The Ideology of Conflict Theory

July 27, 2023
10 MIN READ
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Conflict theory is centered around the conflict of social groupings for limited resources. According to conflict theory, social and economic institutions are means of the struggle between groups or classes employed to sustain inequality and the ruling class's control. According to Marxist conflict theory, society is split along economic class lines, with the proletariat working class and the ruling bourgeoisie. The subsequent versions of conflict theory investigate other aspects of conflict among capitalist factions and religious, various social, and other groups.

What is conflict theory?

Initially articulated by Karl Marx, conflict theory holds that society is perpetually in conflict due to the struggle for finite resources. According to conflict theory, domination, and power preserve social order rather than consensus and compliance. According to conflict theory, people with wealth and power want to keep it by whatever means necessary, most notably through oppressing the poor and helpless. According to a core principle of conflict theory, individuals and organizations will attempt to increase their money and power.

Perceiving the concept of conflict theory

War, revolution, poverty, prejudice, and domestic violence are all examples of social processes that conflict theory has attempted to explain. It attributes much of human history's fundamental advances, such as capitalistic attempts, civil rights, and democracy, to control the people (rather than a desire for social order). The principles of social inequality, resource division, and disputes between various socioeconomic strata are central aspects of conflict theory.

Conflict theory's fundamental ideas may explain many different forms of social conflicts throughout history. Some scholars, like Marx, believe conflict drives societal change and growth.

Marx's conflict theory was centered on the struggle between two basic classes. Each class comprises a group with shared interests and some degree of property ownership. Marx hypothesized about the bourgeoisie, a group of individuals with a preponderance of money and resources. The other group is the proletariat, which comprises persons who are deemed working-class or impoverished.

Marx predicted that with the emergence of capitalism, the bourgeoisie, a minority within the growing population, would utilize their power to subjugate the proletariat, the majority class. This method of thinking is linked to a frequent picture connected with conflict theory-based social models; followers of this ideology tend to believe in a pyramid structure regarding how commodities and services are allocated in society. A tiny minority of elites at the top of the pyramid impose terms and conditions on most of society because they have disproportionate control over power and resources.

Unequal distribution within the community was projected to be perpetuated by intellectual compulsion; the bourgeoisie would push the proletariat to accept the prevailing conditions. According to conflict theory, the elite would establish laws, customs, and other societal institutions to enhance their domination while deterring others from entering their ranks.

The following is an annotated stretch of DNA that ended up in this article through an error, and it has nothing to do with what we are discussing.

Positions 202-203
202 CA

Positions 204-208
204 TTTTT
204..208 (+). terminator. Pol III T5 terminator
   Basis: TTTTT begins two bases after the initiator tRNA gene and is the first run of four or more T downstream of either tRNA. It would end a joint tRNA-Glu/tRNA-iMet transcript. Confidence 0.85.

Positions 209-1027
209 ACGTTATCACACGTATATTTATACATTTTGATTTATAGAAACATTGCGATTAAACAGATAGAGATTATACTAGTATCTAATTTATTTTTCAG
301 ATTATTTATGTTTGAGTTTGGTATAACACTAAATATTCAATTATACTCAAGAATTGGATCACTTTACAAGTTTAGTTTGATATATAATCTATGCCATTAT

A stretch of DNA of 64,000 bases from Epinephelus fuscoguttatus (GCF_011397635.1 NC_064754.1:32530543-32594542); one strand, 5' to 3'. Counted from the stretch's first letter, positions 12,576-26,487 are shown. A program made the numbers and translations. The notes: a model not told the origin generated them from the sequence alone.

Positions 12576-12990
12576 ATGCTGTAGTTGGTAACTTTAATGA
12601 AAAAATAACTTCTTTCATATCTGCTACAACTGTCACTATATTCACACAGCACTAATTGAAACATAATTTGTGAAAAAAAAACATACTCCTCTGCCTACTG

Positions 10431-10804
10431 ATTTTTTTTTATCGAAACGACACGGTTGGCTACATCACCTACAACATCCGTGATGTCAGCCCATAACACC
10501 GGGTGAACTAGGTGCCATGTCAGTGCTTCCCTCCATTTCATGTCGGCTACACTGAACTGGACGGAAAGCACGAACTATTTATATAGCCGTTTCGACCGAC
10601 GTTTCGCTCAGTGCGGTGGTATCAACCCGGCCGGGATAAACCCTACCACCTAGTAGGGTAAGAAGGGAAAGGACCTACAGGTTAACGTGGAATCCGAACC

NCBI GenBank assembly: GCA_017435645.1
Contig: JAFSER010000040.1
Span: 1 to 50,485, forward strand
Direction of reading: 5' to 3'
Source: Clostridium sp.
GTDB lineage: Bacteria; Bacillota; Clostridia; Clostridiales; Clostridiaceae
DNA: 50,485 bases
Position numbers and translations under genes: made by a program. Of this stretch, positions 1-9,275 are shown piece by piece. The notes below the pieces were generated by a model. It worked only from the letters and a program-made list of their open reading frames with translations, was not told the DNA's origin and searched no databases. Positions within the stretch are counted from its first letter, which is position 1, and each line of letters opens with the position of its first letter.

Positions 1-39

Marx predicted that when the working class and poor faced deteriorating conditions, an integrated consciousness would raise awareness of inequality, potentially leading to insurrection. If conditions were changed after the rebellion to favor the proletariat's interests, the conflict loop would ultimately recur, but in the other direction. The bourgeoisie would later become the aggressor and revolter, seeking to restore the systems that had previously preserved their power.

The ideology of conflict theory

The core principles of conflict theory are based on historical materialism, which holds that economic output shapes a society's social structure and growth. Marx maintained that throughout history, the allocation of wealth caused class splits, which led to social inequality and, eventually, revolutions.

Marx perceived that economic output in a capitalist society consisted of two components:

·       Means of production (raw materials, factories, among others) that were privately held by the manufacturers rather than collectively owned by workers.

·       Labor was given by the masses and paid in the form of wages.

Marx contended that the tools of production and labor were inextricably linked, with the value of a product precisely proportional to the amount of work required to produce it. A day of labor had to pay for the laborer's food and lodging, as well as replace the capital spent by the producer on the techniques of production (raw materials, factories). According to this argument, gains were generated if accumulated work was excess. This included exploiting the working class because extra labor generated value exclusively for those who possessed the means of production.

Uses of conflict theory in Finance

Governments attempt to control conflict by shifting resources between the affluent and those in need. Governments use various techniques to influence resource distribution, such as progressive taxation, incentives, special programs, social aid, and restrictions.

According to the notion, civil unrest will occur if the wealth difference grows too large. If the government does not assist in lessening the disparity, the conflict will spiral out of control, resulting in protests or civil conflicts.

Government, Politics, and Bailouts

According to conflict theory, the government bailouts and the financial crisis in 2008 were unavoidable. The argument would be that the wealth disparity had gotten too large, and resource rivalry had become so intense that some form of redistribution and crisis management was necessary.

After about a decade, the income disparity has expanded, and societal unrest is rising as populist populism takes center stage. According to conflict theory, tensions increase when the wealth gap widens, politics polarises, and the stage prepares for war.

Assumptions about Conflict Theory

Competition, revolution, structural inequity, and war are four key assumptions in contemporary conflict theory.

·       Competition

According to conflict theorists, competition is a persistent and occasionally overpowering aspect of every human connection and encounter. Competition arises due to the shortage of resources, including cash, assets, commodities, etc. Individuals and groups within a community struggle for intangible and material resources. These include leisure time, dominance, social status, sexual partners, etc. Conflict theorists argue that competition (rather than cooperation) is the default.

·       Revolution